Many studies focused on the cortical representations of fingers, while the palm is relatively neglected despite its importance for hand function. Here, we investigated palm representation (PR) and its interactions with finger representations (FRs) in primary somatosensory cortex (S1). Few studies in humans suggested that PR is located medially with respect to FRs in S1, yet to date, no study directly quantified the somatotopic organization of PR and the five FRs. Importantly, the relationship between the somatotopic organization and the cortical functional interactions between PR and FRs remains largely unexplored. Using 7T fMRI, we mapped PR and the five FRs at the single subject level. First, we analyzed the cortical distance between PR and FRs to determine their somatotopic organization. Results show that the PR was located medially with respect to D5. Second, we tested whether the observed cortical distances would predict palm-finger functional interactions. Using three complementary measures of functional interactions (co-activations, pattern similarity and resting-state connectivity), we show that palm-finger functional interactions were not determined by their somatotopic organization, that is, there was no gradient moving from D5 to D1, except for resting-state connectivity, which was predicted by the somatotopy. Instead, we show that the representational geometry of palm-finger functional interactions reflected the physical structure of the hand. Collectively, our findings suggest that the spatial proximity between topographically organized neuronal populations do not necessarily predicts their functional interactions, rather the structure of the sensory space (e.g. the hand shape) better predicts the observed functional interactions.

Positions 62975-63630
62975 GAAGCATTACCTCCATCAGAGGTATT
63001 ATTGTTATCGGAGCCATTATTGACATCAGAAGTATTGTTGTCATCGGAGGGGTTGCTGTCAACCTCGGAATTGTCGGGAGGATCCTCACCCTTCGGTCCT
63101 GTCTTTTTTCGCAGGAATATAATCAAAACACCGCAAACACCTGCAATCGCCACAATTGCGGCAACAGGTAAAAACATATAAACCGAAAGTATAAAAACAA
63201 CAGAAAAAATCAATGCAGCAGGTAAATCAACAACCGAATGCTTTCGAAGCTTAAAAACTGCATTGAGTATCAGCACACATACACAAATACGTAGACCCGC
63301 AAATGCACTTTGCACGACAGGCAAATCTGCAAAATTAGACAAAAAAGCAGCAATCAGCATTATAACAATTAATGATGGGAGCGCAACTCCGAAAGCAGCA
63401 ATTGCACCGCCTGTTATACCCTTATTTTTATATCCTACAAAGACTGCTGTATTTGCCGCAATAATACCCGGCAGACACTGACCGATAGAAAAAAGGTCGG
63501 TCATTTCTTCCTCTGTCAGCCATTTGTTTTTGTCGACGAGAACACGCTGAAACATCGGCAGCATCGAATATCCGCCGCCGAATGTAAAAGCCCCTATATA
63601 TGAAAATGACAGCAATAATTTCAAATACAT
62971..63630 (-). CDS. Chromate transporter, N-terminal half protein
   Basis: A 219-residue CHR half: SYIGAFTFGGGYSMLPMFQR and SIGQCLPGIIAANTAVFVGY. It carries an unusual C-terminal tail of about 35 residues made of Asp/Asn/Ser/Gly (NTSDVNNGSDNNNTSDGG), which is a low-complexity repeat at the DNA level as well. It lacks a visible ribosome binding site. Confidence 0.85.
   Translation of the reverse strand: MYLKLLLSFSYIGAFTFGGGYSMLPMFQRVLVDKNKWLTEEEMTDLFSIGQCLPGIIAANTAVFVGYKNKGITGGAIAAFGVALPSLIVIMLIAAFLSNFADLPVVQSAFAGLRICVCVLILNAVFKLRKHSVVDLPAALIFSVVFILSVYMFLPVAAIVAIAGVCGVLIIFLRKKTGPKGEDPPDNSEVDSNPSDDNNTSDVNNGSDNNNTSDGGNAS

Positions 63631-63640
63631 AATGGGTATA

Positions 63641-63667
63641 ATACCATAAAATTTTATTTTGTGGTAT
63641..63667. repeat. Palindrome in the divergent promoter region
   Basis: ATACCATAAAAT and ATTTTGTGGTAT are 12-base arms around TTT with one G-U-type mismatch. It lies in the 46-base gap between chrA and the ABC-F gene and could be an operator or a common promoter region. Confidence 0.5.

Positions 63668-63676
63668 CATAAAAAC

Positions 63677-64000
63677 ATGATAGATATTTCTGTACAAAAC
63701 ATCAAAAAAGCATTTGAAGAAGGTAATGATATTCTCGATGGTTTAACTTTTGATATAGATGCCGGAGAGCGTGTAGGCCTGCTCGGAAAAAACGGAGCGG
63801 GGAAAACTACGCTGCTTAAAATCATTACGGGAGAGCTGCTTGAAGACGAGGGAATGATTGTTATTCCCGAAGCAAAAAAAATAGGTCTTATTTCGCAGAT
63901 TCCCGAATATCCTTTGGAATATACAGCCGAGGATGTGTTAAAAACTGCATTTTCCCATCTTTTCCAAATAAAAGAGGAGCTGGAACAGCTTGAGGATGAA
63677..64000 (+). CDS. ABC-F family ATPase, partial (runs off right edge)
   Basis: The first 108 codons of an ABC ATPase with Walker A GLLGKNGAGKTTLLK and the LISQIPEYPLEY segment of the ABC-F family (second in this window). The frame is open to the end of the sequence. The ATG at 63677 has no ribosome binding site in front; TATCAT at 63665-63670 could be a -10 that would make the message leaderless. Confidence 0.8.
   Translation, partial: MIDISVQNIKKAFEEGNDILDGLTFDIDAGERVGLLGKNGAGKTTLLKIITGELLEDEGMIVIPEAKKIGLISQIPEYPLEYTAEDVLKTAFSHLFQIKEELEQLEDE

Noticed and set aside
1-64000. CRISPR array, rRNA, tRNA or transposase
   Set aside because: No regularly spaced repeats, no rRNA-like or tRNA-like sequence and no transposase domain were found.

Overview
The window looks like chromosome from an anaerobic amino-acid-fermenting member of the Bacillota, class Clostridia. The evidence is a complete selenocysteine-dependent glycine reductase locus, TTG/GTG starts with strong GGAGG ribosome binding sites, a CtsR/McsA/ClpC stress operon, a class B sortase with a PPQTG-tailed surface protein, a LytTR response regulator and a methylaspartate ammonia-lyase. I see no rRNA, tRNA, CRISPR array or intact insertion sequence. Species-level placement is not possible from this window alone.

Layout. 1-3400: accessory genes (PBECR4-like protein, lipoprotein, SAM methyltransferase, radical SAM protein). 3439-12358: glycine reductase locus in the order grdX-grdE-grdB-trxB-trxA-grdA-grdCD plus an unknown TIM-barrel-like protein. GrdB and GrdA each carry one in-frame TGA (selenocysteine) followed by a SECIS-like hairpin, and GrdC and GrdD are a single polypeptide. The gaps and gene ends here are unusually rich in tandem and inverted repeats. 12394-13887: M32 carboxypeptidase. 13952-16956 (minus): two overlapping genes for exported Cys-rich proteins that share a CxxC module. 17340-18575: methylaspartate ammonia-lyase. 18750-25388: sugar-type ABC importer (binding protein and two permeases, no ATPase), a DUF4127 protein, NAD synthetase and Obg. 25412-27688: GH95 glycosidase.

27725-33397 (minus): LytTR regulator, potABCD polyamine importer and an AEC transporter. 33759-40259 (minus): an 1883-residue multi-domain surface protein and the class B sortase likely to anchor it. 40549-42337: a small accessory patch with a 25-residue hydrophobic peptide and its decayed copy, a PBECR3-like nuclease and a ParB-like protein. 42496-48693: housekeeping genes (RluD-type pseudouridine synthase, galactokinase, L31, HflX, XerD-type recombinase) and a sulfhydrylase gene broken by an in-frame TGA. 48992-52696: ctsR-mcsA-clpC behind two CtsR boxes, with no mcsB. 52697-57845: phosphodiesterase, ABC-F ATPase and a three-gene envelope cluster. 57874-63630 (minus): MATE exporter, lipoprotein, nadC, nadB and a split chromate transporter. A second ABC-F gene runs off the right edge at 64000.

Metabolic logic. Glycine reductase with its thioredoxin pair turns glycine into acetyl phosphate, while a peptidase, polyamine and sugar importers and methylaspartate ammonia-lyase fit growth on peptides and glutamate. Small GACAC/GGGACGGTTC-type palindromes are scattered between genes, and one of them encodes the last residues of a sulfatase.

bioRxiv Subject Collection: Neuroscience